Red Lipstick in History

You know the drill. Face the mirror with a steely gaze, mouth puckered and ready, your staple shade of rouge grasped between your fingers.

One coat, a good colouring. A second coat, cementing the boldness of the shade. Et voila! You almost feel transformed into another individual, or at least, you feel an upsurge in confidence and now you’re ready for whatever the day or evening may bring.
This is the power of the red lipstick. It is the ultimate tool of any strong and beautiful woman. It is striking, requiring a certain bravery to try it on your visage, and an even more elusive allure to have it as a part of your defining aesthetic.
But did you know that red lipstick has a fitting backstory for it as well? One that was a symbol of independence and rebellion for women everywhere.
Elizabeth Arden, the woman behind the great beauty brand, was a devout feminist, and supported the marching women of the 1912 suffragette movement. Red lipstick was then shocking to men, and this fact was used by the protesters, to signify their rebellion.
World War II also encouraged an affinity for red lipstick, as least for the sake of patriotism and anti-fascism, as Adolf Hitler apparently disliked red lipstick so much. Red-stained lips became the norm in this case, notably in Allied countries.
Before this momentous period in time, red lipstick upheld a reputation for being associated with iniquity and promiscuity. Long before it was normalized as one of women’s assets when it comes to makeup, it was even seen as a sign of darkness or deviance.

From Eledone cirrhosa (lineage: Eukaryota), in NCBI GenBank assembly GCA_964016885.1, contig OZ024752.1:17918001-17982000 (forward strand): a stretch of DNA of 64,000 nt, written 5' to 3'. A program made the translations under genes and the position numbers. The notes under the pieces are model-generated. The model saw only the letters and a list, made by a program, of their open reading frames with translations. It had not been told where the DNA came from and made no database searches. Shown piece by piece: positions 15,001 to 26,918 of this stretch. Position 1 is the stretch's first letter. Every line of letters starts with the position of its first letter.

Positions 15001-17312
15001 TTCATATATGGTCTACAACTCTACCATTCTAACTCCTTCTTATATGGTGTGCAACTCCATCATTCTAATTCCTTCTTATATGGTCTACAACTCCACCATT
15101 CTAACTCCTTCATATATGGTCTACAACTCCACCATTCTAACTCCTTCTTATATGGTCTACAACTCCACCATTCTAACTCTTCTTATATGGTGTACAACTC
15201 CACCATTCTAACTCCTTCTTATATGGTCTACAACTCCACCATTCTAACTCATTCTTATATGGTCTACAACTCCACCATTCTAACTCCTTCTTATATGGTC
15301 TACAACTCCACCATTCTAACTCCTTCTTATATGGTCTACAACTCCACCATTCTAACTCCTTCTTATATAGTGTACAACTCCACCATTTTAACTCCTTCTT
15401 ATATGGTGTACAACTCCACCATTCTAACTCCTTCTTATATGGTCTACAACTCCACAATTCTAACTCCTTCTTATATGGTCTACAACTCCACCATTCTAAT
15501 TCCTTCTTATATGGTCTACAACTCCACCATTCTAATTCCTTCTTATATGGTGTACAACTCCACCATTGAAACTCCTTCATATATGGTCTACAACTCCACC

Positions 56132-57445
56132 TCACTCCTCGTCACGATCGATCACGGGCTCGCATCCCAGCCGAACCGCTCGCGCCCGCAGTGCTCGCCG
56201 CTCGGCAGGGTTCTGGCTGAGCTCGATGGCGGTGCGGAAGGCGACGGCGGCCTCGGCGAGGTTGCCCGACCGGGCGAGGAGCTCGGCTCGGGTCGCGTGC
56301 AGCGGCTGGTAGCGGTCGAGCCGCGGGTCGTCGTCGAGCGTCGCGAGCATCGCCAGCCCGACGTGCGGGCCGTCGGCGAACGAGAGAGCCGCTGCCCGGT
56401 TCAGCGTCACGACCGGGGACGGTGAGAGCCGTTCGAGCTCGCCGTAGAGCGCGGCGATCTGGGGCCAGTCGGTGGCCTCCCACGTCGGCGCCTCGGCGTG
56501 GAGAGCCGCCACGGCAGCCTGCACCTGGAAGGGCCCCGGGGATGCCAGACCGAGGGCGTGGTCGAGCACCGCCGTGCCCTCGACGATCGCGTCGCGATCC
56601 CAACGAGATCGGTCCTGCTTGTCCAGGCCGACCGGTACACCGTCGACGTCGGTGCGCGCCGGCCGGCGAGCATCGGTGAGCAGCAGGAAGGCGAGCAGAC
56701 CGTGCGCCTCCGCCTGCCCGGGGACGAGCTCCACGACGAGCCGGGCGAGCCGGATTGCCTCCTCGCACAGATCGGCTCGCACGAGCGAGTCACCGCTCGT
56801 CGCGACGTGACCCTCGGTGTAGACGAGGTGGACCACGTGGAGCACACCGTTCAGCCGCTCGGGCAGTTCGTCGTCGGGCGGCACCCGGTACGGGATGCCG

The spread of women’s rights throughout the modern world made sure that this is not the case anymore. Today, any woman (or man!) can opt to don red lipstick with ease. In a similar vein, women were once restricted to wearing corsets and all of that quite constraining frock and frill. Nowadays, we are now free to wear whatever we wish. And we can certainly be thankful that this is the case.
So, go ahead and wear your preferred shade of red, and let it embolden you. If this colour is not necessarily your go-to, at least appreciate that this is now a common and acceptable option to all of us, as this has not always been the case. Vive le rouge!

By Sophie Jocson